How long our journey on Earth will be is one of the unknowns we must live with. In my earlier article, entitled, “I’ve Never Been Old Before,” I wrote about how lost I was when I retired from my career in the federal government. It took me quite a while to find purpose and meaning during the empty days that kept coming at me. Thankfully, I realized how rewarding it is to give back in whatever way you can.
I’ve never been old before so this is a new experience for me. After retiring from a 37-year career, I found myself adrift. What should I do now? The days seemed very long as I pondered what I should fill them with. Life looks very different when you remove yourself from the “working world.” You feel as though you are invisible when you are with other people.
For most mature employed people, work was considered having a job with one or two companies in a working lifetime. Now retired, many may still have debt; few have the savings to take them through their remaining years. Countless mature workers believe that just one more job, perhaps much like the one they just left, is all they need to secure their futures. Unfortunately, those jobs may no longer exist or they may have been completely re-framed so that they are no longer a possibility for most mature workers.
Is your home too large now that the kids are gone? Maybe you have a 3-, 4-, or 5-bedroom home and you’ve realized that your kids aren’t coming back home. Maybe it’s time to downsize to a condo, townhouse or retirement community.
I’m planning to retire next year. I served in the Navy back in the 1960s and need to make sure I get credit for my military service. What do I need to do?
It’s expensive living in paradise. It’s really expensive aging in paradise. Many seniors have had to resort to relying on the “cash economy” to help them out. “Cash economy” is the term used to refer to hiring or purchasing things“ under the table” or with cash so that there is no paper trail and therefore no taxes have to be paid.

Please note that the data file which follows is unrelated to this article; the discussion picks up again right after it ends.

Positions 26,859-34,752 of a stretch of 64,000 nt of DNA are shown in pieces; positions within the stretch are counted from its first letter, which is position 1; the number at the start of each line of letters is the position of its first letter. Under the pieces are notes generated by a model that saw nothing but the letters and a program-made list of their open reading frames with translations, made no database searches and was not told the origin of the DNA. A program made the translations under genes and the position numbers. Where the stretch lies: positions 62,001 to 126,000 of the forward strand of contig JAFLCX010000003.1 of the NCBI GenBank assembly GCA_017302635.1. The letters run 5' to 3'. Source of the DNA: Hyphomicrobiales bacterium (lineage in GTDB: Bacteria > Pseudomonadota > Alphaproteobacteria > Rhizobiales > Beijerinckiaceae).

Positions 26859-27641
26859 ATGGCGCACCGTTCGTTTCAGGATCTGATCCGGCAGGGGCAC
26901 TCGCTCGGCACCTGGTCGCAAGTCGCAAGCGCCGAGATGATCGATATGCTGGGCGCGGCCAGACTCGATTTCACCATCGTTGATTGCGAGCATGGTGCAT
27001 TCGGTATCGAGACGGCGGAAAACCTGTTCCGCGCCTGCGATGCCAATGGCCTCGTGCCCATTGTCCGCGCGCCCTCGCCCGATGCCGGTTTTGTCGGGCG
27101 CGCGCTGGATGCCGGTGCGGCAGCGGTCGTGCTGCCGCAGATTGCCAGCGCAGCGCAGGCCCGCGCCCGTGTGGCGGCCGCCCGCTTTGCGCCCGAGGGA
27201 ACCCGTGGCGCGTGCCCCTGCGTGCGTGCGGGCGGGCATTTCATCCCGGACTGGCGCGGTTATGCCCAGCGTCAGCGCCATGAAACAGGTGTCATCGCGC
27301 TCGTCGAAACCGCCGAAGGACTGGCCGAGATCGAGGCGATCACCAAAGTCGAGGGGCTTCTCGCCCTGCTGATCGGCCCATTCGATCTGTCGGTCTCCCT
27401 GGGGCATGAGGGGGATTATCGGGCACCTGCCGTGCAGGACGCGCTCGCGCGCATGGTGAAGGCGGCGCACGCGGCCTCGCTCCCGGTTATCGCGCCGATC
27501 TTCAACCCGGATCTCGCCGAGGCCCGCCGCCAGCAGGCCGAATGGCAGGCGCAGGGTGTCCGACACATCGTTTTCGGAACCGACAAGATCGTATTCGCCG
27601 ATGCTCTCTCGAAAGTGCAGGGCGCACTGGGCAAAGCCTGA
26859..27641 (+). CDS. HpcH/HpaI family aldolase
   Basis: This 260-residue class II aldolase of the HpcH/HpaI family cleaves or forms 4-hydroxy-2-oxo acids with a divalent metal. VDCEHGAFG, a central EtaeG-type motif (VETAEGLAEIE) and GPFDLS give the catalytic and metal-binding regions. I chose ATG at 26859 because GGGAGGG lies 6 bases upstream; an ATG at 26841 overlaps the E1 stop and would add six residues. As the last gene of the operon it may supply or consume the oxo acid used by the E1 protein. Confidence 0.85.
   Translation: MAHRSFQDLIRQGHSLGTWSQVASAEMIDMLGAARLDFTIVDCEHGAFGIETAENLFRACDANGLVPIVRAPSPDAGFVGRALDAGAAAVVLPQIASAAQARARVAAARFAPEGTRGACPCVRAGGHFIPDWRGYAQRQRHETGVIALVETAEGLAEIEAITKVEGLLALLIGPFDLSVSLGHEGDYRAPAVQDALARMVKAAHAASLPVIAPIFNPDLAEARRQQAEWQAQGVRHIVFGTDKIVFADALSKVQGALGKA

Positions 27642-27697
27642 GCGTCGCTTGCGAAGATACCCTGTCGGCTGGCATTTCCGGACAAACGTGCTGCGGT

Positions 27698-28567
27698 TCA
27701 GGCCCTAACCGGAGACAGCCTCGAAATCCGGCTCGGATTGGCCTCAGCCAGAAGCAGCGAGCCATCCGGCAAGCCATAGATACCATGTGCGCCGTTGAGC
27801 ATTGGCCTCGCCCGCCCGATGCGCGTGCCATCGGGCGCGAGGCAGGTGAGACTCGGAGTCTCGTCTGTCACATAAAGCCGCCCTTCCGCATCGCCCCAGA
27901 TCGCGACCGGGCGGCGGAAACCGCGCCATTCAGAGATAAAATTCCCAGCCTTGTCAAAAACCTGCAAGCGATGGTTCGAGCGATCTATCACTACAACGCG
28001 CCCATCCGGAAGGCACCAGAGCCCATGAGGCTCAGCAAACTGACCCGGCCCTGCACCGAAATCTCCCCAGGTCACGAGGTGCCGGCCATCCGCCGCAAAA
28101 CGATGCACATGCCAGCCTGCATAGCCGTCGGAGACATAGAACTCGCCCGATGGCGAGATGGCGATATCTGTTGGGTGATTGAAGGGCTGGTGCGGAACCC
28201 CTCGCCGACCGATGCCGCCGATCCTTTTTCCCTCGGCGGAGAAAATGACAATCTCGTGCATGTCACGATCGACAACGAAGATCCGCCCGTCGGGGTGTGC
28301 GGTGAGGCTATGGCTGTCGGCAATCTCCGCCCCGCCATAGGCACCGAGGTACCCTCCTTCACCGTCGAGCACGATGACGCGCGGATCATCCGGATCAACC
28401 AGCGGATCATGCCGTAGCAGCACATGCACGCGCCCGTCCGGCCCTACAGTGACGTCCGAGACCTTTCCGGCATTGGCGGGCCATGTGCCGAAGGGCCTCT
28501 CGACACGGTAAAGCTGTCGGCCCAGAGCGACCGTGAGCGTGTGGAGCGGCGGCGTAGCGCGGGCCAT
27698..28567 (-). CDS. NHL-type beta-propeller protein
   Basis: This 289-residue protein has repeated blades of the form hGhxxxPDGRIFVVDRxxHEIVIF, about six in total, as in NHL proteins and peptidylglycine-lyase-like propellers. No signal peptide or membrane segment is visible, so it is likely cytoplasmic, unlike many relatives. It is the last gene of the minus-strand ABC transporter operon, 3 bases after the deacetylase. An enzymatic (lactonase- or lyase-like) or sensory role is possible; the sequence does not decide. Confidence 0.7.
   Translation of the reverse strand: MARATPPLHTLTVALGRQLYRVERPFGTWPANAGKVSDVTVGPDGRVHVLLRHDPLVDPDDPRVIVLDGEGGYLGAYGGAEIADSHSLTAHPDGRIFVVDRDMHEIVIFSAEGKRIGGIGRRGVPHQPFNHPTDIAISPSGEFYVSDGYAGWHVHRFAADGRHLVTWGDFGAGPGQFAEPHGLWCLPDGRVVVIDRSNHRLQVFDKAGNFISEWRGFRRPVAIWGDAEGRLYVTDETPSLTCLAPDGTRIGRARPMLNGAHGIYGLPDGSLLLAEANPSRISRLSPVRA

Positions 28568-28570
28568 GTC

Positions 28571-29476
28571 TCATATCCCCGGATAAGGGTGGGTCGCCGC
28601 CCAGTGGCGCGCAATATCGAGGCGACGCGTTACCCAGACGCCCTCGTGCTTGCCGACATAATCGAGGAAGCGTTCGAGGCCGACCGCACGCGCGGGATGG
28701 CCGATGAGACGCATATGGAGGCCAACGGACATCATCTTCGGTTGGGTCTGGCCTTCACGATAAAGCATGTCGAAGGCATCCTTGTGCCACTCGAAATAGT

We encounter risk in all facets of our life. Why do we take risk if we have a choice? Simply put: We take on risk in exchange for some kind of return. Generally, the potential for higher returns from investments comes with greater risks.
Searching for warmer weather, moving closer to adult children and grandkids or pursuing a change in scenery are just a few reasons why many Americans choose to move in retirement. These retirees often relocate for emotional reasons, but it’s important to consider the financial impacts, too.
The Plaza at Kaneohe, The Plaza Assisted Living’s sixth location, is undergoing construction with an anticipated opening in Summer 2019. In line with its other locations, The Plaza at Kaneohe embraces the concept of familiar faces in familiar neighborhoods, believing that people want to reside in a community that they grew up in, raised their kids, or where their adult children currently live.
The most important goal for many of my clients is to retire on their terms – which often means planning a long, secure retirement that enables them to check off items on their ultimate bucket list. Retirement requires careful planning in addition to avoiding financial missteps along the way. Here are five common mistakes, and strategies to avoid them…
The biggest surprise about retirement is that I am busier now than when I had a regular job. My to-do list seems to get longer every day, even though I know I am continually completing tasks. Keeping busy with meaningful work is good advice to anyone contemplating retirement.
Portfolio workers are the “Jugglers” of multiple opportunities who know a diversified work portfolio increases the probability of realizing financial and personal success, improves their sense of control and boosts feelings of security.